There are many reasons that businesses may want to choose open-source over proprietary tools when getting started with generative AI.

This could be because of cost, opportunities for customization and optimization, transparency or simply the support that’s offered by the community.

There are disadvantages too, of course, and I cover the pros and cons of each option more fully in this article.

With software generally, the term open-source simply means that the source code is publicly available and can be used, free of charge, for pretty much any purpose.

When it comes to AI models, though, there has been some debate about exactly what this entails, as we will get into it as we discuss the individual models covered here. So, let’s dive in.

One of the most powerful and flexible image generation models, and certainly the most widely-used open-source image models, Stable Diffusion 3 (the latest version as of writing) supports text-to-image as well as image-to-image generation and has become well-known for its ability to create highly realistic and detailed images.

As is common with open-source software, using Stable Diffusion isn’t quite as straightforward as using commercial, proprietary tools like ChatGPT. Rather than having its own web interface, it’s accessed through third-party tools built by commercial entities, including DreamStudio and Stable Diffusion Web. The alternative is to compile and run it yourself locally, and this requires providing your own compute resources as well as technical know-how.

This is a family of language models available in various sizes, making it suitable for different applications, from lightweight mobile clients to full-size cloud deployments. The same model that powers the Meta AI assistant available across its social media platforms can be deployed by anyone for many uses including natural language generation and creating computer code. One of its strong points is its ability to run on relatively low-powered hardware. However, as with some of the other models covered here, there is some debate as to whether it can truly be considered open-source, as Meta has not disclosed exact details of its training data.

Mistral is a French startup that has developed several generative AI models that it has made available under open-source licenses. These include Mistral 7B, which is designed to be lightweight and easy to deploy on low-power hardware, and the more powerful Mistral 8x22B. It has a strong user community offering support, and positions itself as a highly flexible and customizable generative language model.

OpenAI has open-sourced the second version of their LLM – essentially an earlier version of the engines that are now used to power ChatGPT. While it isn’t as big, powerful or flexible as the later GPT-3.5 or GPT-4 (built on 1.2 billion parameters compared to GPT-4’s one-trillion plus), it’s still considered to be perfectly adequate for many language-based tasks such as generating text or powering chatbots. GPT-2 is made available by OpenAI under the MIT license, which is generally considered to be compliant with open-source principles.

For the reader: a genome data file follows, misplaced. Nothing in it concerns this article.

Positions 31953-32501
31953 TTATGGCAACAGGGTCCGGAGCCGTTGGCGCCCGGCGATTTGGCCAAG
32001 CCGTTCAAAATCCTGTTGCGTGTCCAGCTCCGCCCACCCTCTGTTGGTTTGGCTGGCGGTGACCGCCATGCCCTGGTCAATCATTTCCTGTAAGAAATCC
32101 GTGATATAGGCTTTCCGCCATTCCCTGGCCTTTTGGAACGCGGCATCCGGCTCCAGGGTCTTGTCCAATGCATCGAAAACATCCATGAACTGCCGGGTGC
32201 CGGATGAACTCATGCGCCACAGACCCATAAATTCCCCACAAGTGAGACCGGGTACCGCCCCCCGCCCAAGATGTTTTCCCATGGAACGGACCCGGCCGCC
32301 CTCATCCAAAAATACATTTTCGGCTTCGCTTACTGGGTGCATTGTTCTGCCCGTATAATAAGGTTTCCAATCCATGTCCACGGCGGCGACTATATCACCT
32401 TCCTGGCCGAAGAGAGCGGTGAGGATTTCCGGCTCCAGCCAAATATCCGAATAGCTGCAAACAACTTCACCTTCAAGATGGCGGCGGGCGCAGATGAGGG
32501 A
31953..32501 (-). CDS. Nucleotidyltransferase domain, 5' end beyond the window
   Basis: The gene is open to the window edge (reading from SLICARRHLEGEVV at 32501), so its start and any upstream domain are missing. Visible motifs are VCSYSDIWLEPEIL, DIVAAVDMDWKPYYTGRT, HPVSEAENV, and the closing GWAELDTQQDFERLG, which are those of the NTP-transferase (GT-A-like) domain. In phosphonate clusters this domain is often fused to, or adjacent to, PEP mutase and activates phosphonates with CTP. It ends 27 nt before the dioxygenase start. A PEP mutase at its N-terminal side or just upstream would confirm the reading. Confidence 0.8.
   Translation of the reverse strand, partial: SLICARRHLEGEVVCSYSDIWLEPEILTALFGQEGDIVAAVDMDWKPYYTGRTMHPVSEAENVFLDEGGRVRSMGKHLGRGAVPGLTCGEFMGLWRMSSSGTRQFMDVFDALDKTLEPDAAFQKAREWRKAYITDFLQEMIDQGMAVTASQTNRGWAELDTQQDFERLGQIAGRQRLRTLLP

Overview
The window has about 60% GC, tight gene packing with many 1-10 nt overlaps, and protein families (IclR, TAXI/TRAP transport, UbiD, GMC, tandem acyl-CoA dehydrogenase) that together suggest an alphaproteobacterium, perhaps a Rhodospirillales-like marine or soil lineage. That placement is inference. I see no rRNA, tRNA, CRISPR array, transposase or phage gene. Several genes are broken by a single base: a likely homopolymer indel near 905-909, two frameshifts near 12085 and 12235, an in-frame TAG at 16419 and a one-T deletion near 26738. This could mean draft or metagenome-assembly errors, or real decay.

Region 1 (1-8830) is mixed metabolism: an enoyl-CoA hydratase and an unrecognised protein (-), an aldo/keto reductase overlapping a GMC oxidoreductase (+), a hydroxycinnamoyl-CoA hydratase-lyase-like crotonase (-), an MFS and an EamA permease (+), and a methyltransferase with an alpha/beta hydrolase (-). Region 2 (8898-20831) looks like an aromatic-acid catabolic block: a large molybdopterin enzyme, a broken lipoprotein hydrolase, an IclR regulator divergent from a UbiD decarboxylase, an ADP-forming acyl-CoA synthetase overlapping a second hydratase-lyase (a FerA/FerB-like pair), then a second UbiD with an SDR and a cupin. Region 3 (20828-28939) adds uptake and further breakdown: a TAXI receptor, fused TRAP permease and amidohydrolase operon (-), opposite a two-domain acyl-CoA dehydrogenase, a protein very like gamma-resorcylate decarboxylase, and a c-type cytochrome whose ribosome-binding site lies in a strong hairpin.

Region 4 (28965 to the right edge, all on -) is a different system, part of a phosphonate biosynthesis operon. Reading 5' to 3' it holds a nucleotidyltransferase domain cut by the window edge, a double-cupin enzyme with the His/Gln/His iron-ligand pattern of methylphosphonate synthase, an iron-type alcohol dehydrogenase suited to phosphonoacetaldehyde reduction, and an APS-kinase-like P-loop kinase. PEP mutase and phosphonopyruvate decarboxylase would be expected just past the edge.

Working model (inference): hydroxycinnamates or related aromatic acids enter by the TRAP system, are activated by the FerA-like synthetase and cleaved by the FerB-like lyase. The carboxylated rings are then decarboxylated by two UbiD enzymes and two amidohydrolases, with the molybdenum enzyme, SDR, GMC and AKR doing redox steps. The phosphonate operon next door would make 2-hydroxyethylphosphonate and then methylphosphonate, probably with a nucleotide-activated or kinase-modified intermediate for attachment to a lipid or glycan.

BLOOM is described as the world’s largest open, multilingual language model, built on 176 billion parameters. Development was led by Hugging Face, a repository of open-source AI resources working alongside a team of over 1,000 researchers as part of a global collaborative project known as BigScience. The aim was to create a truly open and transparent LLM available to anyone who agrees to the terms of the project’s Responsible AI License. Technically, this means it isn’t quite open source, but it is freely available to use and distribute, as long as it isn’t used for harmful purposes as defined by the terms of the license. This makes it a very interesting experiment in the critically important domain of developing and distributing ethical AI.

This LLM also claims to be the world’s largest open-source model, although again there is some debate as to whether it technically fills all of the criteria for being truly open source.

Grok was designed and built by X.ai, a startup founded by Elon Musk following his split from OpenAI. This split has been reported as being caused by disagreements over exactly what “open” means when it comes to AI models.

Rather than using the term large language model, X describes Grok as a “mixture of experts” model, reflecting the fact that the base model is designed to be more general-purpose and is not specifically trained for creating dialogue, as is the case with, for example, ChatGPT.

As with Llama, skepticism of Grok’s open-source status is based on the fact that while X.ai has made the weights and architecture of the model publicly available, it hasn’t revealed all of the code or training data.

Two models of this LLM architecture have been made freely available by its developers, the Technology Innovation Institute, a research institution founded by the government of Abu Dhabi. Both models – the more portable Falcon 40B and the more powerful 180B, have been released as open source and reportedly come second only to GPT-4 on Open Face’s leaderboard of LLM performance. While the smaller model is released under the Apache 2.0 license – generally considered to fit the definition of open-source – the larger model has had some conditions attached to its use and distribution.

This exploration into the realm of open-source generative AI tools illuminates the diverse array of options available and underscores the transformative potential these technologies hold for businesses eager to leverage AI’s power while embracing transparency, cost-efficiency, and robust community support.

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